My voice You shall hear in the morning, O LORD;
In the morning I will direct it to You,
And I will look up.
Men of God throughout history have found solutions to life’s problems by directing their prayers to the One who would hear and assist them. Before even their day begins they receive the confidence necessary to face their afflictions and bear their burdens. There is little doubt that if we would cease the hustle and bustle of our morning hour and deliberately take time to direct our prayers to God, that we too would have the constant joy of looking up into His face all day long.
E. M. Bound has noted, “The little estimate we put on prayer is evident from the little time we give to it. … Not infrequently the preacher’s only praying is by his bedside in his nightdress, ready for bed and soon in it, with, perchance the addition of a few hasty snatches of prayer ere he is dressed in the morning. How feeble, vain, and little is such praying compared with the time and energy devoted to praying by holy men in and out of the Bible! How poor and mean our petty, childish praying is beside the habits of the true men of God in all ages!”
Matthew Henry (1662-1714), best known for his commentary on the entire Bible, spent most of his ministry as a pastor of a church in Chester, England. Henry was a diligent student of the Word, rising as early as 4 o’clock in the morning to spend eight hours a day in study and prayer, in addition to his pastoral labors. Charles Simeon (1759-1836) devoted the hours from four until eight in the morning to God. Martin Luther (1483-1546) testified, “If I fail to spend two hours in prayer each morning, the devil gets the victory through the day;” and “I have so much to do [today] that I should spend the first three hours in prayer.” He had a motto: “He that has prayed well has studied well.”
Samuel Rutherford (1660-1661) rose at three in the morning to meet God in prayer. Joseph Alleine (1634-1668) arose at four o’clock for his business of praying till eight. The great Scottish preacher Robert Murray McCheyne (1813-1843) proclaimed, “I ought to spend the best hours in communion with God. It is my noblest and most fruitful employment, and is not to be thrust into a corner. The morning hours, from six to eight, are the most uninterrupted and should be thus employed.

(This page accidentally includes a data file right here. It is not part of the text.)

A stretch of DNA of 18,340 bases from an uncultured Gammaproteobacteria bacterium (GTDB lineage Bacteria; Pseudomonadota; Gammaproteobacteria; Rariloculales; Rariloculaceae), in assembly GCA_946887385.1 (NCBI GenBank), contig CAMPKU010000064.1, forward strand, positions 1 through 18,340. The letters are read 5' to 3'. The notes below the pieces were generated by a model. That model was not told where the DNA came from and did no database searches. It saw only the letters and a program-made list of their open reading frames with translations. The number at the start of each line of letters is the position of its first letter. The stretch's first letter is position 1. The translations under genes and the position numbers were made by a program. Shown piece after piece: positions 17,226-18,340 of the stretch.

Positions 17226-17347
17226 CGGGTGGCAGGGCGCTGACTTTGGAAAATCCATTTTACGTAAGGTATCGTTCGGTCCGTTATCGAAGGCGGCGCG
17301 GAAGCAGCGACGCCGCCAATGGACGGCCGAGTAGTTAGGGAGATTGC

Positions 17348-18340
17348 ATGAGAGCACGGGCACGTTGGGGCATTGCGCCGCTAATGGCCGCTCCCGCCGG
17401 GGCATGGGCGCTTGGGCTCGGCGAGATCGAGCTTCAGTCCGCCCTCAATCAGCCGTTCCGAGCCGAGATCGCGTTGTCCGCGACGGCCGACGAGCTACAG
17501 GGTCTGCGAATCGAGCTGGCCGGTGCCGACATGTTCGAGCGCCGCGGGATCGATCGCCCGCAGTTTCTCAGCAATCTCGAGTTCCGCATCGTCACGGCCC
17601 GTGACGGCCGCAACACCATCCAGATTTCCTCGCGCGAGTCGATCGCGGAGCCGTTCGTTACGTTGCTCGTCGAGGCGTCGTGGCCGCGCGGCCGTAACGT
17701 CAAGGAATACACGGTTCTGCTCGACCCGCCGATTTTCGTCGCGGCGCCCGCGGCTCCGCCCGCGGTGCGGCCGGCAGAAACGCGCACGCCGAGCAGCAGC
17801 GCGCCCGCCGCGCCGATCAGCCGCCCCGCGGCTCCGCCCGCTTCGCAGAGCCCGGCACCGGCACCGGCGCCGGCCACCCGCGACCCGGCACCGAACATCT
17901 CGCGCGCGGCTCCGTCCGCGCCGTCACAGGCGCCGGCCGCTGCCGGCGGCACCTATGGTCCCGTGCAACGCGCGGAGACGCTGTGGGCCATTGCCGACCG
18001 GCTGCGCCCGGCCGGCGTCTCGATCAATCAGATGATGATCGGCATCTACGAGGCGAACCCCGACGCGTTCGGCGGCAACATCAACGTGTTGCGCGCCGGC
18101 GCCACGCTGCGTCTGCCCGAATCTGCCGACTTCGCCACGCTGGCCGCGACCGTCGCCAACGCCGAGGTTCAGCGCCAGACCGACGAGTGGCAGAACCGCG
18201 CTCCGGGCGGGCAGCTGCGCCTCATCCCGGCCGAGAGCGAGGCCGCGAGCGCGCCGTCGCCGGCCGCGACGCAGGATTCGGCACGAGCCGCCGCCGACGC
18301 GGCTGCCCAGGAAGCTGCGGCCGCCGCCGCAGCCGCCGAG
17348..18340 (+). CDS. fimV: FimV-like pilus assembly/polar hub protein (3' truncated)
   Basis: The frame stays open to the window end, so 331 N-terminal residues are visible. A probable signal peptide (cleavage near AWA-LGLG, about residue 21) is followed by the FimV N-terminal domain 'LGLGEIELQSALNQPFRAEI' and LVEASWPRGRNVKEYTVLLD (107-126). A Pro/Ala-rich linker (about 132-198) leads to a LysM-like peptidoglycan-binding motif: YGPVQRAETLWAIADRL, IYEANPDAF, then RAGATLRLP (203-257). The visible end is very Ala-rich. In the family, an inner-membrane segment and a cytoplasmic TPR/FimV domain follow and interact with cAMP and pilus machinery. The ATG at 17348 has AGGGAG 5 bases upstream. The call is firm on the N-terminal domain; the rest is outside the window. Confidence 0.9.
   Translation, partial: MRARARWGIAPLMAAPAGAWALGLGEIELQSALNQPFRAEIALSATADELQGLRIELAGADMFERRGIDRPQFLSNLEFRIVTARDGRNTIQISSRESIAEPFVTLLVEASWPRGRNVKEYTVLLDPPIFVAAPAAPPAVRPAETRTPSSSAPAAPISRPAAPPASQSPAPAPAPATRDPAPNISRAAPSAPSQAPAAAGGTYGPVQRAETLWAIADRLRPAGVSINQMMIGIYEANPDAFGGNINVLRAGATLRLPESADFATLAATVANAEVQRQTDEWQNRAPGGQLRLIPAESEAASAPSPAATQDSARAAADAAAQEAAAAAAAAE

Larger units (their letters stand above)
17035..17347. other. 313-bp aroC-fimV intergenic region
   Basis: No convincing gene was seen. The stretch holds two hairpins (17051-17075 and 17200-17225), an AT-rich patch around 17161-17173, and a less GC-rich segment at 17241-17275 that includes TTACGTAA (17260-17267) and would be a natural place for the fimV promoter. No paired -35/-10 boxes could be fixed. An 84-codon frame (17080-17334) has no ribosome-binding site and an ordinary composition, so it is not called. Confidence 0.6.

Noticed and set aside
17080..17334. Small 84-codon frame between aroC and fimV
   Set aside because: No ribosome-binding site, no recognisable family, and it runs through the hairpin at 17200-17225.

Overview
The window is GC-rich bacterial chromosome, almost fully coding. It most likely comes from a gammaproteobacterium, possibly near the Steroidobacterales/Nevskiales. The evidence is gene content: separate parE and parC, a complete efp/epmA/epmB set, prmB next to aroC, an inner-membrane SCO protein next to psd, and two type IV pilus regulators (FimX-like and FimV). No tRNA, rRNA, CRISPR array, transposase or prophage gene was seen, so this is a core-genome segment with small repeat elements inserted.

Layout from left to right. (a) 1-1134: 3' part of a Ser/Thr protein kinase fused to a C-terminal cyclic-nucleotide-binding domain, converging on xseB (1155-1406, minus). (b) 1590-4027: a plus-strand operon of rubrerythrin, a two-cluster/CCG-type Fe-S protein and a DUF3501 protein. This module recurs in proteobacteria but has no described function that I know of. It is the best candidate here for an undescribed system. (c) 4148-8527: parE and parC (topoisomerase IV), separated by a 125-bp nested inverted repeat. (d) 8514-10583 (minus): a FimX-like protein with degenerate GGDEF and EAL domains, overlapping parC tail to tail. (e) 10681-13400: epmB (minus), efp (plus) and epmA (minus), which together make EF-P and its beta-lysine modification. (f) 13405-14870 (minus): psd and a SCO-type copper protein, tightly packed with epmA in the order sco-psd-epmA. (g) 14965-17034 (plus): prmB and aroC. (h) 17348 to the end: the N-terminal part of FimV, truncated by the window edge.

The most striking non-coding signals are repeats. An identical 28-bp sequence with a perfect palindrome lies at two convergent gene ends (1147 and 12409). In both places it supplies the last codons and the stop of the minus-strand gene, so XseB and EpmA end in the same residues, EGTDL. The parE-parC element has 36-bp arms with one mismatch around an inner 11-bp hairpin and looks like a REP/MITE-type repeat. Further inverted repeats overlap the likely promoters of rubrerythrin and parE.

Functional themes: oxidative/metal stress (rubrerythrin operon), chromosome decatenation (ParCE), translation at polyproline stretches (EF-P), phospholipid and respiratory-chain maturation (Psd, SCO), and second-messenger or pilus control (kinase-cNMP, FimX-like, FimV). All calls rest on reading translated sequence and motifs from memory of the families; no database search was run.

Martyn Lloyd Jones asks us the probing questions: What part does prayer play in our lives and how essential is it to us? Do we realize that without it we faint? Our ultimate position as Christians is tested by the character of our prayer life. It is more important than knowledge and understanding. … The ultimate test of my understanding of the Scriptural teaching is the amount of time I spend in prayer. As theology is ultimately the knowledge of God, the more theology I know, the more it should drive me to seek to know God. Not to know about Him, but to know Him. … If all my knowledge does not lead me to prayer there is something wrong somewhere. It is meant to do that. The value of the knowledge is that it gives me such an understanding of the value of prayer, that I devote time to prayer and delight in prayer. If it does not product these results in my life, there is something wrong and spurious about it, or else I am handling it in a wrong manner.
Take some early morning time this week to search these Scriptures and find their common thread: Gen 19:27, 28:18, Ex 24:4, 34:4, Nu 14:40, Josh 6:12, I Sam 1:19, Job 1:5, 2 Chron 20:20, 29:20, Ps 57:8, 119:47, Mark 1:35.
Cause me to hear Your lovingkindness in the morning,
For in You do I trust;
Cause me to know the way in which I should walk,
For I lift up my soul to You.